How do you handle sensitive situations in your accounting job? Maybe you clam up to avoid clashes. Or, perhaps, you get upset and say things you later regret. Either way, working on your tact and diplomacy will help.
Isaac Newton called tact “the art of making a point without making an enemy.” As for diplomacy, journalist David Frost once said it’s “the art of letting someone else have your way.” At the end of the day, tact and diplomacy share a common intent: they help you achieve your goals while maintaining good office relations.
Knowing what to say – and what not to say – can help you to mitigate conflict, negotiate with colleagues and avoid hurt feelings. It comes down to thinking about your words before you say (or email) them. Consider the following tips for fine-tuning your tact and diplomacy at work.
Go for the Win-Win
Figure out a way for everyone to win – at least a little – in negotiations. It’s easy to be stubborn and focus on your own needs. Instead, take the high road and collaborate for the common good. Along the way, show empathy. Let colleagues know you understand their positions. If you do end up getting your way, others are more likely to be on board with you.
Cool Down Before You Act
If a colleague says or does something to anger you, calm down before you respond. Take some deep breaths, and slowly count to five. If you’re still upset, take more time to collect your thoughts. You can’t afford to say something regrettable that permanently damages the relationship. As the saying goes, act in haste, repent at leisure.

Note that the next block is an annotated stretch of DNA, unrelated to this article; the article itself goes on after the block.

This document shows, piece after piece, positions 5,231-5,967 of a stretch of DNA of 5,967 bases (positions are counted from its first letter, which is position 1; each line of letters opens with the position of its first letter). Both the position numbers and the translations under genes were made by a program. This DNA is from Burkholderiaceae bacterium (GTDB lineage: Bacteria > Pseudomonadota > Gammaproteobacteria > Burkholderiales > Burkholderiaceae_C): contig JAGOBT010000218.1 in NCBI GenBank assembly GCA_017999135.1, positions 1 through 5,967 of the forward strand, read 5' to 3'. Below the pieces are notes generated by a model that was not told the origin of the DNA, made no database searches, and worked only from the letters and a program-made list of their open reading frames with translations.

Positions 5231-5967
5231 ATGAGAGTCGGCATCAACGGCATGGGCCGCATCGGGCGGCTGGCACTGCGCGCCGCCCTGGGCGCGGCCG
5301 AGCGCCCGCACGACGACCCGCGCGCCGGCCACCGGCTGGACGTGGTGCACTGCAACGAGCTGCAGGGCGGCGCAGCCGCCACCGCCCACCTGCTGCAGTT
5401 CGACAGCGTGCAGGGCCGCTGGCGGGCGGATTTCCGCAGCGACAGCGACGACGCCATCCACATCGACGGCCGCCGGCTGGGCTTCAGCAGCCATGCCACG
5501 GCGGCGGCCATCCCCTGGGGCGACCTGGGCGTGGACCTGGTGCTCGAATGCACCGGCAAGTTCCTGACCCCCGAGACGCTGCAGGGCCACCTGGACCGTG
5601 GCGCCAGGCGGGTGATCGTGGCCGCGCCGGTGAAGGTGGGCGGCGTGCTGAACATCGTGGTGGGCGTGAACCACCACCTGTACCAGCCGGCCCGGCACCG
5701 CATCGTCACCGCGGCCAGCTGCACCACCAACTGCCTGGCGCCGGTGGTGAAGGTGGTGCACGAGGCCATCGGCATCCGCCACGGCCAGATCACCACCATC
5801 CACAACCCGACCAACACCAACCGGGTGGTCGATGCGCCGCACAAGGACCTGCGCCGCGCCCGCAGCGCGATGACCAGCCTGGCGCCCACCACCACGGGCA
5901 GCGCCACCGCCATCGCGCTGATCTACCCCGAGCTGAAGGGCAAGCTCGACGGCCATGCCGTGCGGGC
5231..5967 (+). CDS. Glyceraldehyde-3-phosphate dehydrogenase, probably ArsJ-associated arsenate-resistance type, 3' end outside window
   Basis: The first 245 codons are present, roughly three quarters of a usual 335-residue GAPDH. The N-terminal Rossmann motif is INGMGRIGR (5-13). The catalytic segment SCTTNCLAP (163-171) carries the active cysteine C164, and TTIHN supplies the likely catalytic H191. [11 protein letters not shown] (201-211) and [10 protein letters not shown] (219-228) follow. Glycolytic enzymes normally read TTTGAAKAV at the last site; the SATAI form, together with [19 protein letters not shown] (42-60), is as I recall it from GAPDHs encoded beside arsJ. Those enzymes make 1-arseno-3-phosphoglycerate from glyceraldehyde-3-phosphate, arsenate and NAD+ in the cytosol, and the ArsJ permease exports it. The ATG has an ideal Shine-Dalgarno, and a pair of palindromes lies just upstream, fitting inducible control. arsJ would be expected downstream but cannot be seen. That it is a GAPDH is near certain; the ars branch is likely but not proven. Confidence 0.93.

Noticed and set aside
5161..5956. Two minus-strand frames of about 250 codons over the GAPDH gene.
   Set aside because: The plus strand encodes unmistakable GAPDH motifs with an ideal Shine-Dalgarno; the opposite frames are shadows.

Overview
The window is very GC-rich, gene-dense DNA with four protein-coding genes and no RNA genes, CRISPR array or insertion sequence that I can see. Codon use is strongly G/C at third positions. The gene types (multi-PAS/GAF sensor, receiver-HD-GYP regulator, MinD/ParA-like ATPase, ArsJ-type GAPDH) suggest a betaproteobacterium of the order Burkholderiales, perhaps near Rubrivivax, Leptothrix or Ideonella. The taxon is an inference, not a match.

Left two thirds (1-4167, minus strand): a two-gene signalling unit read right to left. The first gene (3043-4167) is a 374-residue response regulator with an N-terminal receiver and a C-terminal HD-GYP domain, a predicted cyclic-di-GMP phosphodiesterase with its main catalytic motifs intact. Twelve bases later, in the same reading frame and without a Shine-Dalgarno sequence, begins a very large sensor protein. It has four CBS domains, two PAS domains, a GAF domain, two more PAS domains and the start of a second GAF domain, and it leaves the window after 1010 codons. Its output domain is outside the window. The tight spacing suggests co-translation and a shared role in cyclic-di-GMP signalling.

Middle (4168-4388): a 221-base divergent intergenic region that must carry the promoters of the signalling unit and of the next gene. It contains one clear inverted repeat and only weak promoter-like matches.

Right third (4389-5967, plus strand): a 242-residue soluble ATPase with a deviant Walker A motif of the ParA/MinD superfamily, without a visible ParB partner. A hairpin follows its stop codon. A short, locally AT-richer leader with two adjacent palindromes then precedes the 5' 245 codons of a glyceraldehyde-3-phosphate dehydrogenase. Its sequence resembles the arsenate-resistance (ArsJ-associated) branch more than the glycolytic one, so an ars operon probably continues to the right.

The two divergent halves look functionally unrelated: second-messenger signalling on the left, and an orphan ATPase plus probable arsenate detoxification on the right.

Plan Ahead for Difficult Discussions
If you need to have a tough conversation, plan it out first. Let’s say you supervise an entry-level employee who regularly comes in late. Think about what you'll say to her. Imagine the counterarguments. Try to steer clear of the terms always and never. In addition, avoid making “you” statements that could make her defensive. “I’m concerned about your work hours” comes across less accusatory than “You are never here on time.”
Give Feedback Directly and Privately
Don’t be passive-aggressive. Talking behind someone’s back is a good way to make enemies, and criticizing by email can come back to haunt you. (Whoops, didn’t mean to hit “reply all!") If you have something to say to a coworker, go directly to the offender and have a gentle but firm word in private.
Know the difference between criticism and constructive feedback. Harsh criticism tears down; constructive feedback helps build up. If your financial analyst’s report has typos and grammatical errors, practice the “feedback sandwich.”
1. Start with a positive: “I appreciate your in-depth financial analysis and accuracy with numbers.”
2. Move on to the constructive feedback: “Let's be careful with typos, though. Can you have someone proofread your reports?”
3. Close with another positive: “Thanks for getting this done before the deadine.”
Tact and diplomacy are important soft skills for accounting and finance professionals. If you want additional help developing your tact and diplomacy, sign up for a soft skills workshop or webinar.
Related post: Soft Skills Spotlight: Adaptability